NBER Working Papers and Publications
|January 2013||Chiefs: Elite Control of Civil Society and Economic Development in Sierra Leone|
with Daron Acemoglu, James A. Robinson: w18691
The lowest level of government in sub-Saharan Africa is often a cadre of chiefs who raise taxes, control the judicial system and allocate the most important scarce resource - land. Chiefs, empowered by colonial indirect rule, are often accused of using their power despotically and inhibiting rural development. Yet others view them as traditional representatives of rural people, and survey evidence suggests that they maintain widespread support. We use the colonial history of Sierra Leone to investigate the relationships between chiefs' power on economic development, peoples' attitudes and social capital. There, a chief must come from one of the ruling families recognized by British colonial authorities. Chiefs face less competition and fewer political constraints in chiefdoms with fewer ru...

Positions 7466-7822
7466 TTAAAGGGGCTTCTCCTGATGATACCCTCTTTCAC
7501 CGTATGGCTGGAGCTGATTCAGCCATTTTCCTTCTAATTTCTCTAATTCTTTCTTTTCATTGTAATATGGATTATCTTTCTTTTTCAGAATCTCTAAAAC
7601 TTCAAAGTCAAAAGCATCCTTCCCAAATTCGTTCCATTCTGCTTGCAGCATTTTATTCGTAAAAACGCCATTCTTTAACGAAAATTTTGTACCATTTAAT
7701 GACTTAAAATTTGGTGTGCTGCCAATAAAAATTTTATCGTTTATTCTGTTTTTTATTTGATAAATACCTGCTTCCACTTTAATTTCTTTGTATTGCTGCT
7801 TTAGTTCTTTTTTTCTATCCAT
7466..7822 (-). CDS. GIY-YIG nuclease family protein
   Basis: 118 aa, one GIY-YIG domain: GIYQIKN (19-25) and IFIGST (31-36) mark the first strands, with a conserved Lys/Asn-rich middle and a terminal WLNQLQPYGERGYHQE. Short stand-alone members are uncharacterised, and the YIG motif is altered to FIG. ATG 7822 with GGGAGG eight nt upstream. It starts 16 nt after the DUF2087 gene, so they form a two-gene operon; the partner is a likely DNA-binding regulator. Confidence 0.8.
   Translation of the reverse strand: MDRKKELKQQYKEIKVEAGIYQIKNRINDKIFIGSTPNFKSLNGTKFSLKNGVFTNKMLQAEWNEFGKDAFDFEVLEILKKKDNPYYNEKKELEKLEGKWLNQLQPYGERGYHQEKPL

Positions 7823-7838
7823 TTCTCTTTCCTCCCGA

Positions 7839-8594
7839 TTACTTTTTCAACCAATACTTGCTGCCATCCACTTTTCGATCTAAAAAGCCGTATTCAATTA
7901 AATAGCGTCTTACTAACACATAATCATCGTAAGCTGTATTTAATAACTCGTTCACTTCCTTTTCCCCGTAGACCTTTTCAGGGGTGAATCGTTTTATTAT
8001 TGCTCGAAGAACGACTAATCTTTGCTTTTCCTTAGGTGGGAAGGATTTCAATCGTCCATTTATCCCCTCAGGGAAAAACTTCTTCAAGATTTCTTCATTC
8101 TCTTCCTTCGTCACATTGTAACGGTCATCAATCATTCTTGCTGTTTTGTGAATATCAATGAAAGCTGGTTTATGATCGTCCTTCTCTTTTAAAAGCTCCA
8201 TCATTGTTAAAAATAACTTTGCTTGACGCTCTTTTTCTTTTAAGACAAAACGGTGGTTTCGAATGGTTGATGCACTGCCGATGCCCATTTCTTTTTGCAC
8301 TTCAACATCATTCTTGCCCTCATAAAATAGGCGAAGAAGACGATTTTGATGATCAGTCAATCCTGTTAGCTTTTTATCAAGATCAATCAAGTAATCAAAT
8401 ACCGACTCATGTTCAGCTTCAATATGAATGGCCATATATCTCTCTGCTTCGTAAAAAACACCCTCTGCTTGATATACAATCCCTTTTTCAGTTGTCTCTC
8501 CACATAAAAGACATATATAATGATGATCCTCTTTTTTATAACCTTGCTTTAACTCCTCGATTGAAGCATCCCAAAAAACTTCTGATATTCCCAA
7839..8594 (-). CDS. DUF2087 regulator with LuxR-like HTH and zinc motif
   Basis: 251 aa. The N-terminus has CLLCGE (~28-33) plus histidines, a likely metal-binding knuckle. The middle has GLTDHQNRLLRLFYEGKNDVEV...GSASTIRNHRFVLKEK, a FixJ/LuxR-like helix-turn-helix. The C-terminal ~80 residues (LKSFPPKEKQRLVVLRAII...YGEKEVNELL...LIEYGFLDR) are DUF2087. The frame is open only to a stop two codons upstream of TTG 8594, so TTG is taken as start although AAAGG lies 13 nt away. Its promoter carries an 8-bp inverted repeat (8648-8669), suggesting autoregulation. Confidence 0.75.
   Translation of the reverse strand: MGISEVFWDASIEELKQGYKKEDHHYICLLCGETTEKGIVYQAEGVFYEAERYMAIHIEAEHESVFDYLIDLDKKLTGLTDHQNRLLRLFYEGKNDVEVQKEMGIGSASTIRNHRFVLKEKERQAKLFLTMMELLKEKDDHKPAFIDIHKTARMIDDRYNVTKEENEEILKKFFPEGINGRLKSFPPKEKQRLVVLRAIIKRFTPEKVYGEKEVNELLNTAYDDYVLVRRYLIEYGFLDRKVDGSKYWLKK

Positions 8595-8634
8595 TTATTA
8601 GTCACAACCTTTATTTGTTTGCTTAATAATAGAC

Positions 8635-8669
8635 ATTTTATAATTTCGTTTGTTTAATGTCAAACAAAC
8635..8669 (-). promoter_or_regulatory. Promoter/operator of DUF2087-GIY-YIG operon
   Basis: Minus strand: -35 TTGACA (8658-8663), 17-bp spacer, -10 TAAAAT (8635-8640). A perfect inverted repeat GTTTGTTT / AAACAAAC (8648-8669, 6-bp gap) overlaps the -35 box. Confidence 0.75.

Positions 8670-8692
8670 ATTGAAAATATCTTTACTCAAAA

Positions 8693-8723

Published: Daron Acemoglu & Tristan Reed & James A. Robinson, 2014. "Chiefs: Economic Development and Elite Control of Civil Society in Sierra Leone," Journal of Political Economy, vol 122(2), pages 319-368.